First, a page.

Information » People in Your Life » Communication and When Things Go Wrong » Abuse
Abuse can be a very difficult subject for people to talk about as it can be confusing and difficult to recognise that you are being abused. You might feel embarrassed or afraid to talk about it to anyone.
Abuse can take many forms:
- Sexual abuse is where someone is touching you, or asking or forcing you to do things sexually that you don't want to do
- Physical abuse is where someone is being violent towards you like punching or hitting you
- Emotional abuse can be name-calling, threatening you or being cruel towards you
- Neglect is another form of abuse which means not looking after you properly, like providing enough to eat or keeping you safe from harm
Sadly the person abusing you might be one of your parents, another family member or relative, an older child, family friend or even someone claiming to be one of your friends. It could also be an adult that you come into contact with.
Sexual abuse can be very confusing because quite often it is someone that you know and trust:
- They might try to make you think that what is happening isn't wrong, that it is a special thing between you, a secret. They might give you presents, buy you things, take you out to places and give you lots of attention and compliments that make you feel good
- They might tell you not to tell anyone or that people wouldn't believe you if you told them what is happening. They might threaten to hurt you or someone in your family if you tell anyone
- They are saying or doing these things because they know what they are doing to you is wrong and they don't want to be caught
- By forcing you or making you do things sexually, they are abusing your trust in them and harming you
Being abused in any way can make you feel frightened, alone, confused, ashamed, embarrassed, guilty and angry.
Everyone has the right not to be abused and to be offered protection from abuse and there are people who can and will help you.
Deciding to tell someone and finding help is an important step to making the abuse stop. It can be a difficult thing to do especially with the way it can make you feel but it only takes a moment of bravery and courage to tell someone to help prevent you from being abused again.
Many people who are being abused worry that they will get into trouble or that their family won’t believe them if they told them what is happening. Remember, it is not your fault if you are being abused. You are in no way responsible for what is happening. There is always a way out of the problem and people you can talk to, you don’t have to keep it to yourself.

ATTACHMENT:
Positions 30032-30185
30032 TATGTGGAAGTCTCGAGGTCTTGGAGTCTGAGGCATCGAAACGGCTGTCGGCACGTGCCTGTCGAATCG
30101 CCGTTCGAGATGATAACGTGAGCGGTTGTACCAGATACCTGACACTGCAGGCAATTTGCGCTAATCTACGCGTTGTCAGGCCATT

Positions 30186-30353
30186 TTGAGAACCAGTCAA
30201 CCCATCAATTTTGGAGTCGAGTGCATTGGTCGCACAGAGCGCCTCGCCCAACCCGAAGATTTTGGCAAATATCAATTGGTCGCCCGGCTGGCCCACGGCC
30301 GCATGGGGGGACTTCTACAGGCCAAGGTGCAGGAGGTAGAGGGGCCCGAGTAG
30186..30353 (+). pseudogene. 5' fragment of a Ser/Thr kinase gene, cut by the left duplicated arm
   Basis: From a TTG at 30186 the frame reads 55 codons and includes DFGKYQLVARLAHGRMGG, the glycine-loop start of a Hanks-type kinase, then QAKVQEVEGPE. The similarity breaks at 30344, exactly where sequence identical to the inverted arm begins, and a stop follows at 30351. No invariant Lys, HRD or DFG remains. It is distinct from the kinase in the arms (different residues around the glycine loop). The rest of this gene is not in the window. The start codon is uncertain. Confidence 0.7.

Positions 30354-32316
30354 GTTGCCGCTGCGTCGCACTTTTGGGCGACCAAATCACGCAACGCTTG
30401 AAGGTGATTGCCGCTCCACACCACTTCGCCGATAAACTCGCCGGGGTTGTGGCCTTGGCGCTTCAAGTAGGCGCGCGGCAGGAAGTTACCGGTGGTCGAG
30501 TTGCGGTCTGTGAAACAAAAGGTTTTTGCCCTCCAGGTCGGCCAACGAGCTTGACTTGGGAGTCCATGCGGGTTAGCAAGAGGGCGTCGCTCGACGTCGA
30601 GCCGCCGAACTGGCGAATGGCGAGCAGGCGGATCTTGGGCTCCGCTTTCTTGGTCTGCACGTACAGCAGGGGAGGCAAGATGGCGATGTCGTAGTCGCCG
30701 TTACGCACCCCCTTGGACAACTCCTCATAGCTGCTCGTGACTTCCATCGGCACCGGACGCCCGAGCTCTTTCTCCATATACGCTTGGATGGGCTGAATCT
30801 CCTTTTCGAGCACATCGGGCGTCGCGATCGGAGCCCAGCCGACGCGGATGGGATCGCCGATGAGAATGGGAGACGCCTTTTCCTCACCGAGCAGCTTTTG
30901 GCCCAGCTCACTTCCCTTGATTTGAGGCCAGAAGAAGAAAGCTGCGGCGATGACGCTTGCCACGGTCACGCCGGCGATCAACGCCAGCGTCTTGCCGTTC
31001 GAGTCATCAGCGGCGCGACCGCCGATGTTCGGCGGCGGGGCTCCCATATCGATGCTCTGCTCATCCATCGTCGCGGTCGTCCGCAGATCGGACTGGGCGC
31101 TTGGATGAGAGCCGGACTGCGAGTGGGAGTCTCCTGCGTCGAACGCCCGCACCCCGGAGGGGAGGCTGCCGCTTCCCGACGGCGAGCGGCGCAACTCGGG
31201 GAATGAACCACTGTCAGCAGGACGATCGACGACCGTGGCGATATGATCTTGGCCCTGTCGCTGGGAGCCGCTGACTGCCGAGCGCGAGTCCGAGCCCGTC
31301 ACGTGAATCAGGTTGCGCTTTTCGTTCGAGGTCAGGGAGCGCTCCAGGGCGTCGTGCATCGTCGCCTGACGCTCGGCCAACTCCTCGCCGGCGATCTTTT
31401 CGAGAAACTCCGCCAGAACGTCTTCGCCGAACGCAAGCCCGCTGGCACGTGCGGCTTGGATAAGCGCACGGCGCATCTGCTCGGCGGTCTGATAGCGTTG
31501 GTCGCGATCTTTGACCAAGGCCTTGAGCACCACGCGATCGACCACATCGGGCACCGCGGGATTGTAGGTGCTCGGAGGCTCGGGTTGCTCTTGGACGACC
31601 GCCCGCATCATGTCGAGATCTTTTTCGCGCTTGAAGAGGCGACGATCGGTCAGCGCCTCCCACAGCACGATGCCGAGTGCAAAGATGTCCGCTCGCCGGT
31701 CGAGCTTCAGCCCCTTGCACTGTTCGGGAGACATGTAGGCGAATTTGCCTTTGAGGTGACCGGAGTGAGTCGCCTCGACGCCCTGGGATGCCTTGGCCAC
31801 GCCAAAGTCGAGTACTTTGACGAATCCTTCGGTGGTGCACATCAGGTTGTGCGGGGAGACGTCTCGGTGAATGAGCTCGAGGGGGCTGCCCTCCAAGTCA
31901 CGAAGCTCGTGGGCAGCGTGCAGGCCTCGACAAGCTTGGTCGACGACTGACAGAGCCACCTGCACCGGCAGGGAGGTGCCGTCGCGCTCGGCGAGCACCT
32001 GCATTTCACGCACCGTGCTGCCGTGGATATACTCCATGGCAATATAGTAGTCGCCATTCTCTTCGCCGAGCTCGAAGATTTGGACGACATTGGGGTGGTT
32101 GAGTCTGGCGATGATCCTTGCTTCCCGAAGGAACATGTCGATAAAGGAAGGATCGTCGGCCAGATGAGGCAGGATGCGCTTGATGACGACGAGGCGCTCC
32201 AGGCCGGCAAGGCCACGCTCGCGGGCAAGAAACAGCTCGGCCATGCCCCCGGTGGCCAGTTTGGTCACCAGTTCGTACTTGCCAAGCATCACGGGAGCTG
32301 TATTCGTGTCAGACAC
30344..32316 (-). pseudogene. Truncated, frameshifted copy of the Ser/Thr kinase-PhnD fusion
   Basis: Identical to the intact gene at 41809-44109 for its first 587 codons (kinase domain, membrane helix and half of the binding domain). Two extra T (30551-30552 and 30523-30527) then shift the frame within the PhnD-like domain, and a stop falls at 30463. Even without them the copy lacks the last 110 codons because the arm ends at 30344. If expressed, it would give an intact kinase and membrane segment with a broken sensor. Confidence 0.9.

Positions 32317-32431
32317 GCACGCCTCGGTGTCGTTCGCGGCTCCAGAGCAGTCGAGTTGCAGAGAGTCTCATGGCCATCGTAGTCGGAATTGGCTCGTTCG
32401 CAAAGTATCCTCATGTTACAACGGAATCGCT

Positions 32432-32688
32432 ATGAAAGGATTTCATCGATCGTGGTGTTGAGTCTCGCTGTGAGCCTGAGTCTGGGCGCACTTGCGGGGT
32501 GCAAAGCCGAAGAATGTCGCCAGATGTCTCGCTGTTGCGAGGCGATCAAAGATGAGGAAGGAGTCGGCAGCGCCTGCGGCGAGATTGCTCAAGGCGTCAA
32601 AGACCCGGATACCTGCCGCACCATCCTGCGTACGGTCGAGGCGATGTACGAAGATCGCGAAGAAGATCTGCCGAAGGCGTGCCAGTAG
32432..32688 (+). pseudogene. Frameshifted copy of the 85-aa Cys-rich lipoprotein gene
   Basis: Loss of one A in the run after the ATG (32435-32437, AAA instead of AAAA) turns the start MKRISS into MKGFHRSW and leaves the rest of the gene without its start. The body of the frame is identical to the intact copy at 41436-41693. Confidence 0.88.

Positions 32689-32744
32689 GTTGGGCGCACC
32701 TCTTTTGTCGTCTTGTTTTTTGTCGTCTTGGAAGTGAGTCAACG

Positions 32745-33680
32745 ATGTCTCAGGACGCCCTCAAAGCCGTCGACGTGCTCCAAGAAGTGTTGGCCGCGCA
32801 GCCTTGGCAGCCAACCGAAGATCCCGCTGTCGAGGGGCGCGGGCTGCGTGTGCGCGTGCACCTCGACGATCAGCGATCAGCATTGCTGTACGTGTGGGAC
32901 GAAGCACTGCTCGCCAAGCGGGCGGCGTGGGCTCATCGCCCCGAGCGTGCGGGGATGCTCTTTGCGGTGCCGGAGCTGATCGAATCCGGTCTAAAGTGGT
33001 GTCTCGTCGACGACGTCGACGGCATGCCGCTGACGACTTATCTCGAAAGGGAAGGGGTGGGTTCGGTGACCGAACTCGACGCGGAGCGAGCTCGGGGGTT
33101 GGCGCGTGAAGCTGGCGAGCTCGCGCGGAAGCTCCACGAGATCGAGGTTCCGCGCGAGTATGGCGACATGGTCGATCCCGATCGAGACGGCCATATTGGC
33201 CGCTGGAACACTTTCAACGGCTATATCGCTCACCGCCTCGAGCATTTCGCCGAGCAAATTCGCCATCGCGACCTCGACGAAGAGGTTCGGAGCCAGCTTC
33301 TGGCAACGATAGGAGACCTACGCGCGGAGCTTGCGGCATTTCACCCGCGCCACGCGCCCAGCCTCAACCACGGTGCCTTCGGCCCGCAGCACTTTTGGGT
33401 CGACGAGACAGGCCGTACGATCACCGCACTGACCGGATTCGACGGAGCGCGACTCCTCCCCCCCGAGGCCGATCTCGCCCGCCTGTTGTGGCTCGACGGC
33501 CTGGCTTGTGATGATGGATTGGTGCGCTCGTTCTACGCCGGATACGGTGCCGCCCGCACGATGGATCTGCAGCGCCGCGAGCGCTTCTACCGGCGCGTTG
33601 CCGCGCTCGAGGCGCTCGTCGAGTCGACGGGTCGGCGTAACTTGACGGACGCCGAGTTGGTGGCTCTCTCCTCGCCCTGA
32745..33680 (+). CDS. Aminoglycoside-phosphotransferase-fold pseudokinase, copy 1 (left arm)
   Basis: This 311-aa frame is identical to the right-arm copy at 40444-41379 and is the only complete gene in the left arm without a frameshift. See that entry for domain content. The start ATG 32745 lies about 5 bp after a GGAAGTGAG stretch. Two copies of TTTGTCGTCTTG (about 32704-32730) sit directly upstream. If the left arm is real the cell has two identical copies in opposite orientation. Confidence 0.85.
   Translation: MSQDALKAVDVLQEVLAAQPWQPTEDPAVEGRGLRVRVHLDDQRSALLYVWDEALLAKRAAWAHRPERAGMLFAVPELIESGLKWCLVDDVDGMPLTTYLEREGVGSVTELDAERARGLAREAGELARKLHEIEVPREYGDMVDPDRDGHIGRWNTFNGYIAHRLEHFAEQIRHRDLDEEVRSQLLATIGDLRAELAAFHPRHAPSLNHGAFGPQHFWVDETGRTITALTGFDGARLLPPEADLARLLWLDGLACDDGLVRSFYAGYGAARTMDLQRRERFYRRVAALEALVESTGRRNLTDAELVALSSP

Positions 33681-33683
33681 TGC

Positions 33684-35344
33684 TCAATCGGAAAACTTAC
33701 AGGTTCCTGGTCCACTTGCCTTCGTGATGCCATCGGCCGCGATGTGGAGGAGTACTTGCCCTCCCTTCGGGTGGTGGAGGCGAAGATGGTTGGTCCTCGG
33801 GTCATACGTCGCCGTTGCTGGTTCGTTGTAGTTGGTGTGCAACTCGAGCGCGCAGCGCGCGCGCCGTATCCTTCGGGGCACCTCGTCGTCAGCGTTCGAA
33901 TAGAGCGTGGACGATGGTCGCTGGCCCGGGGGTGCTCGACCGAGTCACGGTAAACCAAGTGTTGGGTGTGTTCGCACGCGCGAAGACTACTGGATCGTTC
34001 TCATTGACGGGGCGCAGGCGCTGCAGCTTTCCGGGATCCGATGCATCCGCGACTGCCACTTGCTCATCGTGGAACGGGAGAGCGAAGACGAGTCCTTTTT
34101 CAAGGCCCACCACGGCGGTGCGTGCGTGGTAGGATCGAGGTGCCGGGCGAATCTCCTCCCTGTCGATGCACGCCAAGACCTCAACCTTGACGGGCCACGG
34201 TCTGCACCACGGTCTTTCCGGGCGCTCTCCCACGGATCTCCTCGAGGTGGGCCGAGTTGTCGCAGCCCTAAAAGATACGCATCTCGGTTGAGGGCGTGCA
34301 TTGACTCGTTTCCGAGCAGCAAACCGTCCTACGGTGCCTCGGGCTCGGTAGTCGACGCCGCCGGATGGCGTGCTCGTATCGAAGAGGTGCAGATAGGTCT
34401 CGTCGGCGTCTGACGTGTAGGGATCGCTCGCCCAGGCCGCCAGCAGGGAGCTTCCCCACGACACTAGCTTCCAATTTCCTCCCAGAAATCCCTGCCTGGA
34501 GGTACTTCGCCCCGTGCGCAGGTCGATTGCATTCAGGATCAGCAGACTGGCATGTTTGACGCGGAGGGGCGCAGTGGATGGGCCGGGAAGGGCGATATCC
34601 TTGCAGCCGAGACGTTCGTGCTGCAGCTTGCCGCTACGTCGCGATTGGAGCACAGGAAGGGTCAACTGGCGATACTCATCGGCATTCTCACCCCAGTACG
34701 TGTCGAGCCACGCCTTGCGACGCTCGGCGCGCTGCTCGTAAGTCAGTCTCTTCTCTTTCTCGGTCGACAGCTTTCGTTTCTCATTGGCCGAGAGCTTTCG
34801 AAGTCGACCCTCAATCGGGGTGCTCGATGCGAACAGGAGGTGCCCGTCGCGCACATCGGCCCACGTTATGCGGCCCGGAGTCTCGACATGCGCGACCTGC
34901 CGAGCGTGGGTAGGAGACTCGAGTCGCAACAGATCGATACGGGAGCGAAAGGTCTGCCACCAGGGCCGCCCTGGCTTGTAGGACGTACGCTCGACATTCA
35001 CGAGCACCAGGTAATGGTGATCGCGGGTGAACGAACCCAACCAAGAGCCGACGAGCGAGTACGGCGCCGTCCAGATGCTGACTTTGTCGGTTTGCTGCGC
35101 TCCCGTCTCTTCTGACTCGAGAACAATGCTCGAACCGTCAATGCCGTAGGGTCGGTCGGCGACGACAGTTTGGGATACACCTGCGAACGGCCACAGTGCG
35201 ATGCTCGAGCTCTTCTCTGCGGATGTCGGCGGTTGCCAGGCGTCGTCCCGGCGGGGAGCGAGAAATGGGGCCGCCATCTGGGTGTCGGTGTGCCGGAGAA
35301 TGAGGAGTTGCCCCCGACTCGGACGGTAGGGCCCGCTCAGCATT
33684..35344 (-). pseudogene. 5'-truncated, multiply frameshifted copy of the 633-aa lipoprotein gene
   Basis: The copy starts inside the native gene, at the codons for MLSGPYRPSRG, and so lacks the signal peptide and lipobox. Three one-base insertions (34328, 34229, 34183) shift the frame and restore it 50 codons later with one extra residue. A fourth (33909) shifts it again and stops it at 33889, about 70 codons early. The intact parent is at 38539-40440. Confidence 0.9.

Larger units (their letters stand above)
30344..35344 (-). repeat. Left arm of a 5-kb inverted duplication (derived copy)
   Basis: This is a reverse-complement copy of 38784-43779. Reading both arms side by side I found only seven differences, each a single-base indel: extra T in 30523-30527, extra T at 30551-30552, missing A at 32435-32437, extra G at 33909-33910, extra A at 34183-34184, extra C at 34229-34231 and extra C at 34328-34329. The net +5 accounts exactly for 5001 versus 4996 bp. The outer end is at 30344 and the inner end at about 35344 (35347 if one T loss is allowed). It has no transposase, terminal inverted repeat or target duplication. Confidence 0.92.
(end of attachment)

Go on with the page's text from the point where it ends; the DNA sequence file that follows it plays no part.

- Choose someone you trust like a parent, a member of the family, a close friend or their parents, a teacher, a youth worker, doctor, your school nurse or a neighbour. If you find it difficult to talk about what's happening, write them a letter and talk about it after they have read it
- If you don’t want to tell anyone close to you, there are special organisations dedicated to helping young people who are being abused or to help people who know someone who is being abused. These organisations are there to listen and help. They won't be shocked by anything you say, won’t judge you and will let you tell them in your own way
- Unless they are worried you are in serious danger, anything you say will be in strict confidence and no-one needs to know that you spoke to them
- Sometimes if they think your safety is at risk, they might take action to protect you but this can only happen if they know who you are and where you live
- The person from the organisation will talk through what will happen if you decide to take action. You might for example need to tell the police or a doctor what has happened. Don’t worry, these people are all trying to help you and you won’t be in any trouble
- Some young people worry that they will be split up from their family if they share what is happening. This will only happen if you are in serious danger by staying at home. Social services will always try and keep a family together if they can
Coping with what has happened
When you have told someone it is normal to feel relief but you might also feel a mixture of confusing emotions, feeling ashamed, embarrassed, guilty and angry by what has happened to you. It will take time for these feelings to pass and get better but you will feel better eventually.
Its important to express these feelings in some way, whether you continue to get support by talking to someone or perhaps write about what has happened and how it makes you feel. There are some support groups you can go to and online forums there to help you come to terms with what has happened to you.
Unfortunately abuse is something that happens to many people and you are not alone.
By stopping someone from abusing you and getting help you've shown courage and strength and this is something to be proud of.